I'm no marketing dude and despite the fact that I work for a publishing company of sorts, I'm the IT guy so I have no idea how all of this will play out. Maybe it will mean the end of the written word as we know it (insert ominous music here) but, as someone who reads a lot and dislikes most of the physical aspects of the book format (especially the dreaded hardcover edition that always precedes the mass market edition), I hope that the growing multitude of forces that have a stake in the future of both ebooks and publishing manage to shake things up in a productive way that might provide the appropriate shaking out of stupor and slap of reality. People who write, keep on writing. Thanks.
Oscar decided to wake up at 5 a.m. this morning and I haven't slept since (it's currently 10 p.m.) so the really cutting and mean spirited thing I was going to write about the Playboy acquiring rights to Nabokov's unfinished last work but all of the thoughts I had on it earlier have since turned to some kind of brain mulch. Here's hoping that their decomposition will bring fruit during the course of the night and tomorrow I'll be able to tie my shoes without stopping to think about the sequence of events beforehand.
The Extremely Short Version
Nabokov request that The Original of Laura not be published. He stated it explicitly and the reason that his family decided to ignore his wishes boils down to a dream that his son had a dream in which the old man told him to hitch his wagon to a star or some bullshit like that which he decided was rationalization enough to publish the damned thing. I think the son being the only remaining heir to Nabokov's literary goodies might have more to do with it than some Macbeth-esque haunting but I'm sort of mean like that. The sad part is that I will more than likely purchase the December issue of Playboy just to read the excerpt. Stupid me.
In another lifetime, when there was no child in the house and no earth shattering financial obligations threatening to annoy us with calls from wronged creditors, I wrote a lot. My recent posts have demonstrated that straying away from writing anything more substantive than Post-It notes for years at a time does not make attempts at resuming aforementioned practice seem much more than a contest against the inevitability of a vacuous middle age entirely removed from academia. I don't mention academics because I feel they're necessary in order to write well enough but because focus is much easier to attain when driven by the fear of humiliation and failure.
There may be an admission of mortality concealed in there somewhere -- the not so devastating resignation that comes with the realization that you're never going to do anything great or interesting to more than a handful of people that you already know. I'm trying to disprove the (my own) notion that this surrender to suckiness is inevitable yet still avoid editing like the curse on the drinking class that it is. Is the moral of the story to gleefully embrace mediocrity? Not really but I'm coming to terms with the idea that it beats an utter lack by a wide margin. 'Missing' fear and failure as a sincere motivator that produces the good stuff is another thing entirely that I'll avoid discussing for the sake of keeping up the whole dignity facade.
Summer is traditionally the season of reading if you're to believe the marketing hype. I'm with them on this as I too savor the feeling of cheap mass market paperback pages sticking to my fingers and reading while having the ravages of the scorching sun soothing by voracious insects biting me. Anyway, the summer often brings with it something vaguely interesting in publishing sphere and, in this case, it comes via The Smart Set's notes about the domestic reissue of Dan Fante's books in tandem with the publication of an anniversary edition of John Fante's Ask The Dust.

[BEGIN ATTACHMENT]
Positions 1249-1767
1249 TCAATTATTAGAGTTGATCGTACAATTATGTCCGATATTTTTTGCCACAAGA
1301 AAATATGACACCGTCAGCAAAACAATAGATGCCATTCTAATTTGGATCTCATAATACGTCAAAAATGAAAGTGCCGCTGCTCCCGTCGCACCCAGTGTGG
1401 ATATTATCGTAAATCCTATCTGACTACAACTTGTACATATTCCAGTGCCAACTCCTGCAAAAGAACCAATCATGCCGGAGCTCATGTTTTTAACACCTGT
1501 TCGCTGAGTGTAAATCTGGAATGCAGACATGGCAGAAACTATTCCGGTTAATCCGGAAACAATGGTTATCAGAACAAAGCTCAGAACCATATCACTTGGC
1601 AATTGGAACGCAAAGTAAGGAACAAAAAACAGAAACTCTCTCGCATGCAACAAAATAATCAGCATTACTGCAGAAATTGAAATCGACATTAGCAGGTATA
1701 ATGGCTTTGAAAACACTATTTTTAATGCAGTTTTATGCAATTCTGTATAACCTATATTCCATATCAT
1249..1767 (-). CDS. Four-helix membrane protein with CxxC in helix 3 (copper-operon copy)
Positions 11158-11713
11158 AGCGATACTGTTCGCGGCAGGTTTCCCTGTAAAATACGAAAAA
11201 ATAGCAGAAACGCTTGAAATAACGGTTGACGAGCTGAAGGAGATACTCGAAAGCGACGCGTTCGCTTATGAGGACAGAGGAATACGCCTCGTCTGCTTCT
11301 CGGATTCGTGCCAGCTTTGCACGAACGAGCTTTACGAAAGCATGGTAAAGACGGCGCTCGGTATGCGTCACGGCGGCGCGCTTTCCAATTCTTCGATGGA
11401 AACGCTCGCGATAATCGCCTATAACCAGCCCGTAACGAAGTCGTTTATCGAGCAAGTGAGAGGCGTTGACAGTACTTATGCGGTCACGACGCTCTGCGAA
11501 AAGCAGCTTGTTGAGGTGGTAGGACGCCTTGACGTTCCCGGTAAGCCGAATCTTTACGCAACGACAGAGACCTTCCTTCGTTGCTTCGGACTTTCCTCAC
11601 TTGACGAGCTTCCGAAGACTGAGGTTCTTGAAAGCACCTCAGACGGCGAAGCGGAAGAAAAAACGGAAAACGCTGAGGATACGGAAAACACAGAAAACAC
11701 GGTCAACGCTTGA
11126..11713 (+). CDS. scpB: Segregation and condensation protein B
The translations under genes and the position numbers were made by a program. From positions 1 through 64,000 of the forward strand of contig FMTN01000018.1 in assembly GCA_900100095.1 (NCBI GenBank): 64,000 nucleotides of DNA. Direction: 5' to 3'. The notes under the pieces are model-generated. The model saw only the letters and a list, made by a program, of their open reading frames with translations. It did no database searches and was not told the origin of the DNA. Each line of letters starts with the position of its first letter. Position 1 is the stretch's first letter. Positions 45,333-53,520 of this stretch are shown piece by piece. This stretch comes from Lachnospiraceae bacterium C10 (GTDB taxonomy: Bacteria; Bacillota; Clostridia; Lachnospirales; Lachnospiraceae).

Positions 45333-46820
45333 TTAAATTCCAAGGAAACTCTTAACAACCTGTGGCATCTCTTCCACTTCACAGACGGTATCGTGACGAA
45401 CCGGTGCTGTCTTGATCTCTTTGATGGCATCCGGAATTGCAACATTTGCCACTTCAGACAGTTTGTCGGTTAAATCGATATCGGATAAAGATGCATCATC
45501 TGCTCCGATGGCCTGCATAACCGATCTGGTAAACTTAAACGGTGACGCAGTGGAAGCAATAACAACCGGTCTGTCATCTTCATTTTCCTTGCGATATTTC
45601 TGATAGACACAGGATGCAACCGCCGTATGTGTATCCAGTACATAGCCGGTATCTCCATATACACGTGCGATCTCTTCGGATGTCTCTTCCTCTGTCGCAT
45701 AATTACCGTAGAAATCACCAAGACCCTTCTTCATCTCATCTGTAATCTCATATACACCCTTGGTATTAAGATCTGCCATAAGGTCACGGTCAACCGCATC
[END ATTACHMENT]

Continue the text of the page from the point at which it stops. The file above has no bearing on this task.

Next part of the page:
If you're not familiar with Dan Fante's stuff it's probably because most of it hasn't been published in the United States and here we only read shit that could feasibly transcribed from shows produced by the Lifetime network at least until the author has been dead for 25 years or more. The interesting question that prefaces (slick, no?) all of this is actually posed by Nick Mamatas in his piece: is the American readership really ready for either of the Fantes' jerks? I just ordered two of the reissues since I've only read Chump Change on loan from a friend with the sufficient loose income to buy trade paper imports. I'm looking forward to being able to potentially read these books more than once but I'm curious about how they'll be received since Dan Fante's subject matter immediately makes him a sure shelf mate with Charles Bukowski and Hubert Selby Jr. That probably isn't the best thing for an author hoping to be read as the usual suspects that shop that section are typically more interested in being seen with a book than the actual substance of the book. The problem here is whether you want book publishers getting all freaked out by previously inaccessible authors failing to suddenly bring in a gazillion dollars in book sales and whether or not (as Mamatas mentions in his article) the book chain stores are going to sell these books or not.
All that aside, it's good to finally have these books accessible in the United States and given a shot for inclusion in mainstream bookstores. Here's hoping that things work out for the best and hoping Dan remains productive no matter what the outcome.
I bookmarked this story about art constructed from living mouse stem cells while I was wrestling with a ton of broken hardware yesterday and am finally coming back to it now. There are so many jagged angles to consider when thinking about both the methodology behind the exhibit and also about its 'killing.' If nothing else, it is a pretty fascinating look at the abstraction of ethical dilemma as the museum curator voices serious qualms about disconnecting the exhibit from nutrition despite the fact that it's degrading as a visual and growing too quickly to be contained in its original container.
The hot quote, of course: